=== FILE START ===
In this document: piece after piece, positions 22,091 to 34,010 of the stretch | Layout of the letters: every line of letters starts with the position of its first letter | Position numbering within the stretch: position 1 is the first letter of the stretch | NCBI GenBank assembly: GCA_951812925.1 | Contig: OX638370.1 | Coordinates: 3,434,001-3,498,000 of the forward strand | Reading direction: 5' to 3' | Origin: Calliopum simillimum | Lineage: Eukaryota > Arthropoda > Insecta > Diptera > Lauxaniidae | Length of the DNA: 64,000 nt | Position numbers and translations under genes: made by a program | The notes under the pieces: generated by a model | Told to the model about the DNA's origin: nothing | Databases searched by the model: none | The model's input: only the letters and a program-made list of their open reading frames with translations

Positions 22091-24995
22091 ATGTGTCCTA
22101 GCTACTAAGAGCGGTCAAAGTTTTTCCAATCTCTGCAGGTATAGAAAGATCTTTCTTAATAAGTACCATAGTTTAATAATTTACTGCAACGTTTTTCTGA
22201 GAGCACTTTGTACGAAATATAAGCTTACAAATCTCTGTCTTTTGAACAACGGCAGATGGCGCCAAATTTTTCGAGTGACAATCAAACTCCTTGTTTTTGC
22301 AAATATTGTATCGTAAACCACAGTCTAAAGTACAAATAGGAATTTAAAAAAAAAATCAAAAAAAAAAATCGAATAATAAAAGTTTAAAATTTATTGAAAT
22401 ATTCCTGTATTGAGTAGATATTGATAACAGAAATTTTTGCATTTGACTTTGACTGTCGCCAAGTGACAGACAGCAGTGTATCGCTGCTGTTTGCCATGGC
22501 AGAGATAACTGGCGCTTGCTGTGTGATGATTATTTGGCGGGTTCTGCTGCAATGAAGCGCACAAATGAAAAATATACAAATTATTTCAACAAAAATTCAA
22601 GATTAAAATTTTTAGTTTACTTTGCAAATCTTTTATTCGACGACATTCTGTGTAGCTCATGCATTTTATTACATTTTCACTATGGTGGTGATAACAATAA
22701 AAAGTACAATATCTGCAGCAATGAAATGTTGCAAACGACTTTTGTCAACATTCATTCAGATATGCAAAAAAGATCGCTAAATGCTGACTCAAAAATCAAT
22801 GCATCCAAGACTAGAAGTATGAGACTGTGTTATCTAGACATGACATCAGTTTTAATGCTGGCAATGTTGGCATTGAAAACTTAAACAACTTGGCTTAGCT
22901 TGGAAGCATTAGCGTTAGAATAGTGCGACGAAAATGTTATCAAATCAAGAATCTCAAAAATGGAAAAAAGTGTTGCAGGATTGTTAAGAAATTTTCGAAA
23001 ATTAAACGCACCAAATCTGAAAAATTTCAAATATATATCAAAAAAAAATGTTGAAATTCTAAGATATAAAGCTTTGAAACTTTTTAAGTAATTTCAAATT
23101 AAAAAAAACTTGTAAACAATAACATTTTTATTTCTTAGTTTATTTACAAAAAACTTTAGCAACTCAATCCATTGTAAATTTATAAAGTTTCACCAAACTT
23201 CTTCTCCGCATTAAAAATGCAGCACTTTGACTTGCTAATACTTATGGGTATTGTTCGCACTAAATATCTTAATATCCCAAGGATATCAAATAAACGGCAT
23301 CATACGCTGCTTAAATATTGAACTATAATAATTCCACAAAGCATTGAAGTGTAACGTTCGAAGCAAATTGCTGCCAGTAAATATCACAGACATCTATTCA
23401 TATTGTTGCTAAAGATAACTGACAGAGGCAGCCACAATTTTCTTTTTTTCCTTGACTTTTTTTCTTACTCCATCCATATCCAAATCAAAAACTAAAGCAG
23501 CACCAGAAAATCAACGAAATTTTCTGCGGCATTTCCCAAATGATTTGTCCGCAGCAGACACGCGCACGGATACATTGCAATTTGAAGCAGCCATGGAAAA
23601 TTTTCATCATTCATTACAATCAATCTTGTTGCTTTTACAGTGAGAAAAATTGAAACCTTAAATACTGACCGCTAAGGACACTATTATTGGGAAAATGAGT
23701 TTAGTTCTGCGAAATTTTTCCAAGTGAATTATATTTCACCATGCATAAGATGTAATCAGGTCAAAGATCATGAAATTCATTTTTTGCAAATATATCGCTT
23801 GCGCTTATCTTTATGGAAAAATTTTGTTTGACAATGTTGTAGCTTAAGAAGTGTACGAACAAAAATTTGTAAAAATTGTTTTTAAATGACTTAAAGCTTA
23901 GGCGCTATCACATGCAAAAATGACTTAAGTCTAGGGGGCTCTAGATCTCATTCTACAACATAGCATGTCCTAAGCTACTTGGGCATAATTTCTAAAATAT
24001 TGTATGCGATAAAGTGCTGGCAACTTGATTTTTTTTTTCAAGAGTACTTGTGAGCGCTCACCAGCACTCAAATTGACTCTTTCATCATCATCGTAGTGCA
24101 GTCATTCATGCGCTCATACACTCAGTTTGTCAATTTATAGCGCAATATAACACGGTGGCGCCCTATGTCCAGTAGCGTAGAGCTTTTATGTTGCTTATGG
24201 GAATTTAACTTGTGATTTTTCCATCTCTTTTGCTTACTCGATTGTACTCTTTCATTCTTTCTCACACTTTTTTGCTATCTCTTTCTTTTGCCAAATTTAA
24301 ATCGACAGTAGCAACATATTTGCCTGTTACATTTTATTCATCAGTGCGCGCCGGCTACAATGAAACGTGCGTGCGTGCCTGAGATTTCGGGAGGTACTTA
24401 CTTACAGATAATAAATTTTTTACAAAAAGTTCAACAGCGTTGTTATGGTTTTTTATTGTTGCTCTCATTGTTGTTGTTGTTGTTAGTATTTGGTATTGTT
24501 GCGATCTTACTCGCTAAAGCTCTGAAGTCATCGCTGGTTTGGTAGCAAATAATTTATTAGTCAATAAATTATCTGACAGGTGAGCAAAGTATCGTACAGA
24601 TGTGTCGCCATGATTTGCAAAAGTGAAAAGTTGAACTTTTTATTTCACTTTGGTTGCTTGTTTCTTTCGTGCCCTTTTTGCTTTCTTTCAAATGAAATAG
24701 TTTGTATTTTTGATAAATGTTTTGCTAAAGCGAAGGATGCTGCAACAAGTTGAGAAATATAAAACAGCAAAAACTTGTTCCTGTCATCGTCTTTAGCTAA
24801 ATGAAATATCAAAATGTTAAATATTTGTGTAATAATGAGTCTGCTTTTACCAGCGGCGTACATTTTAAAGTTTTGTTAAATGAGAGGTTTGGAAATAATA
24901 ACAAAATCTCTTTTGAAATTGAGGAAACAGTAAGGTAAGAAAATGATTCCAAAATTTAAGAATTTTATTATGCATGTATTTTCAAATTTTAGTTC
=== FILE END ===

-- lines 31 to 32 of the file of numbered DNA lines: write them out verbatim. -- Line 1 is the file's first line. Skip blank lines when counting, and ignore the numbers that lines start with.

24801 ATGAAATATCAAAATGTTAAATATTTGTGTAATAATGAGTCTGCTTTTACCAGCGGCGTACATTTTAAAGTTTTGTTAAATGAGAGGTTTGGAAATAATA
24901 ACAAAATCTCTTTTGAAATTGAGGAAACAGTAAGGTAAGAAAATGATTCCAAAATTTAAGAATTTTATTATGCATGTATTTTCAAATTTTAGTTC